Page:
12/12/2009

The painted world of the Warlis. Tribal Art of Middle India. Divine Support: Ghurras Wooden Churning-rod holders from Nepal.

-The Painted World of The Warlis. Art and Ritual of the Warli Tribes of Maharashtra. Shodhara Dalmia. Lalit Kala Akademi, 1988, New Delhi.

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http://www.exoticindiaart.com/book/details/NAB034/

-Tribal art of Middle India. Verrier Elwin. Oxford University Press, 1951.

the tribal art....pic

http://www.quarksinthepark.org.uk/india/india.html .

-Nepalese shamanic drums and dhyangro handles.

NEPALESE SHAMANIC DRUM

The double sided membrane drum Dhyangro is the peculiar, indispensable, and one  of the most important, pharaphernalia of the western nepal  shamans. 

NEPALESE SHAMANIC DRUM a

The nepalese shaman is the bridge, the link and mediator between the real and invisible world.

NEPALESE SHAMANIC DRUM b

See more on http://ethnoflorence.skynetblogs.be/post/6909408/dhyangro...

- Nepalese Shamanic ritual dagger phurbu.

Nepalese phurbu

Coming soon.

-Divine Support: Ghurras Wooden Churning-rod Holders From Nepal by  Paul De Smedt Paperback (2000).

 GHURRAS DIVINE SUPPORT

 

Paul de Smedt, is a Belgian industrial engineer , in this  book , the first devoted to this matter, the author explores the traditional use of wooden churning-rod holders generally known in the artistic  folk tradition of  Nepal as ghurras, putting  forward a system of classification in order to build up a symbolic interpretation of these items.

GHURRAS a

The Ghurras are  anthropomorphic carved  objects  used to guide the churning-rod during the churning of milk in order to produce butter.

GHURRAS b

-Pic from the 2007 exhibition of the "GALERIE LE TOIT DU MONDE"  (http://www.letoitdumonde.net/)   at the  Mairie du 6e -Salon du Vieux Colombier. 

More on http://sanza.skynetblogs.be/post/5334991/masques--arts-tr...      

and   http://www.letoitdumonde.net/actualites/index.html .


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In the August of 1991 and  for the first time in his  life  Mr De Smetd came across this fascinating wooden object on a stall at the 'Grote zavel' antique market in Brussels. He  was deeply impressed by this sculpture, which was distinctly anthropomorphic in character. The author remember how the  magnificent patina of these item gleamed in the sunlight,  moreover, the sculpture emanated a smell of rancid butter and milk. The stallholder informed him that it was known as a NETTI  or NETTLE  and had been collected in Nepal. He could tell him nothing specific about the real function or exact meaning of the object expect that it was perhaps an 'amulet' or  something linked with the milk or butter.

So Mr De Smetd  began to find the real meaning of this  object. He  tried to built up a collection of these items in order to give to his investigation  statistical basis. This  was the beginning of a passionate and fascinating cultural adventure. During a visit at the Rietberg museum in Zurich the Athor,  assisted by Prof. Bar,  found a publication, issued by the parisian gallery 'Le toit du monde'  (http://www.letoitdumonde.net/)  which provided some of the first information on the matter.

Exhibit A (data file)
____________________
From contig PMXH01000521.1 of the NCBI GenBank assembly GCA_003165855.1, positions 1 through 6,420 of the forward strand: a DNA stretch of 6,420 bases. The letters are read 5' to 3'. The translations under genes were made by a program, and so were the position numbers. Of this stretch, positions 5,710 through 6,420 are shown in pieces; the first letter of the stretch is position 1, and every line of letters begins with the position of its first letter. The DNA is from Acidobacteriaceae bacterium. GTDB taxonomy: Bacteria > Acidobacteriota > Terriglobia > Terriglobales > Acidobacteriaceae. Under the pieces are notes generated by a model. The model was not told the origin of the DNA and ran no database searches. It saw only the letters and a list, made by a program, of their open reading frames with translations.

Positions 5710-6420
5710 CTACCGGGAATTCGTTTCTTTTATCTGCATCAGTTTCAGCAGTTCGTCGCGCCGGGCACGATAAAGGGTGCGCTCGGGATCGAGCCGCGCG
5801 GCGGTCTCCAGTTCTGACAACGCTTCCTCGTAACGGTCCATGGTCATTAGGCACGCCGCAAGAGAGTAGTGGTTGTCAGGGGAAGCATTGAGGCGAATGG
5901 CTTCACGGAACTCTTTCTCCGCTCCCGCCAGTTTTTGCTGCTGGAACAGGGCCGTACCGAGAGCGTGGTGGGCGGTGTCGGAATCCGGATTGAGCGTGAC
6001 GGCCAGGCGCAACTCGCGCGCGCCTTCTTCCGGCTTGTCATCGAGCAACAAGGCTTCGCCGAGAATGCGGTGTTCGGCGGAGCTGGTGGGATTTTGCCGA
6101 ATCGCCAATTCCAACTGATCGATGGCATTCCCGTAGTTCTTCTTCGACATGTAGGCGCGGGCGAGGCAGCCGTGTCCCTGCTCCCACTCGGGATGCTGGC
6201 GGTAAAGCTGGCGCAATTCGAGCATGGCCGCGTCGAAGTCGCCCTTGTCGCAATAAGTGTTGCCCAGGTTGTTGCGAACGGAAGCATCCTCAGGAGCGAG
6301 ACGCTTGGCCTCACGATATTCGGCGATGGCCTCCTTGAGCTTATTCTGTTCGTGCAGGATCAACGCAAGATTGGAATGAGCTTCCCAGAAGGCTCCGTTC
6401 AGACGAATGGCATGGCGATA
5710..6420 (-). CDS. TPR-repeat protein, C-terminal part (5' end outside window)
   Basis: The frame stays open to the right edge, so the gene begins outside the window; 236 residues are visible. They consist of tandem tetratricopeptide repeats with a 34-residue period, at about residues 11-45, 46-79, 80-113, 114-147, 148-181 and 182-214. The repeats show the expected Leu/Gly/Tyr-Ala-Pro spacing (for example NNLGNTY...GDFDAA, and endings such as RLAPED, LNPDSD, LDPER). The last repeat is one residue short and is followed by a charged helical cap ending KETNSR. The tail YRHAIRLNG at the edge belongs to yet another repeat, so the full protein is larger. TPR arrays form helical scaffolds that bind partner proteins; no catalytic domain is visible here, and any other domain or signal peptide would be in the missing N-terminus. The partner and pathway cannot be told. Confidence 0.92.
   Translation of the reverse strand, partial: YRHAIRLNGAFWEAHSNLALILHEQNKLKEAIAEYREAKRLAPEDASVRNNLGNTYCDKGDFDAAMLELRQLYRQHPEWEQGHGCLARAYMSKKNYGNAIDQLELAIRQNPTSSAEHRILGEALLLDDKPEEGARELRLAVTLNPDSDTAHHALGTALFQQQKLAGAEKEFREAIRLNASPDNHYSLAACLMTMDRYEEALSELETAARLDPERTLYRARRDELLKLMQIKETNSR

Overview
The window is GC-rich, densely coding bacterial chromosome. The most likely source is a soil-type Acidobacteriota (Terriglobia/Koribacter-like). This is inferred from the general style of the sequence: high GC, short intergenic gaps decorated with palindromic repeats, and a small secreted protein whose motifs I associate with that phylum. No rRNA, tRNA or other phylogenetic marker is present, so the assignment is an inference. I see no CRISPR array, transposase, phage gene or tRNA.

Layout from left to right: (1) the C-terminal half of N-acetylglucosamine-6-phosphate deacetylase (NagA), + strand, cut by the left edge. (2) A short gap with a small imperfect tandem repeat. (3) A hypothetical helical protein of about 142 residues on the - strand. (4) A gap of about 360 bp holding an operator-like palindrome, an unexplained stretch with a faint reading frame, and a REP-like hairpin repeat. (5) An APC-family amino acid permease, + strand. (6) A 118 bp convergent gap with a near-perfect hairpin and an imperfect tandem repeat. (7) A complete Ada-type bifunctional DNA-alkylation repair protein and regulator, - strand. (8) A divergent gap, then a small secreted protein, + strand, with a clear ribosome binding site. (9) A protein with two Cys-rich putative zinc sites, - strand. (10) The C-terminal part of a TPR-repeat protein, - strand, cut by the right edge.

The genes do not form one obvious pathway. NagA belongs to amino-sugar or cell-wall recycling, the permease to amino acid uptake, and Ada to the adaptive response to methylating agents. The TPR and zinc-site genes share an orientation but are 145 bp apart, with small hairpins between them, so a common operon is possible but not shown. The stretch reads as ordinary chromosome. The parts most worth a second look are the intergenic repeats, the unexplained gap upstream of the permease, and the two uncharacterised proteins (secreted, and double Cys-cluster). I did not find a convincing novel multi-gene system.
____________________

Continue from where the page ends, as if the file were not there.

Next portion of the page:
This mysterious object was surely  a holder for a churning rod , commonly used for churning milk in Nepal.

Some passages in the text were  however not clear for Mr De Smetd : 'Les Magars, ethnie Tibeto-Birmane etablie dans les collines de l'ouest et du centre qui vont des hautes valls jusqu'aux Plaines du Terai, fabriquent les elements de baratte terminee par des ailettes dans le recipient de battage.' (Patrick Pevenage). This citation might generate the impression that the manufacture of these objects was only linked  to the Magar tribe.

During his successive trips to Nepal in 1996, 1997 and 1998 the author made many mountain excursions  with his  friends Sukre Ale, Dawa, Surendra, Krisna, Kazi, his grand daughter Sara and his wife Maria. These excursions allowed them to explore the hilly countryside around Kathmandu, Pokhara, Sirubari, Tansen and Gorkha and gave also them the opportunity to establish contact with elderly Nepalese farmers and herdsmen from various different tribes castes.

From their direct conversations with these people of the place, Mr De Smetd could conclude with certainty that almost every tribe and caste make wooden churning- rod holders, each of them in their own specific symbolic way.

The author remarkes also that there are cases of eclecticism in transition areas or as a consequence of migrations. This fact is interesting and important  to explains the rich variety of design of these objects, although they do possess a surprising unity in form due to their anthropomorphic shape and mythological symbolism.

These functional and ritual items are known with different names, depending upon the tribe or caste concerned: tar, tara, nethi, ghurra, ghurlu, ghorlo, loti, neti, netti, in  the  Kathmandu 'market'  are  known as neti or ghurra.

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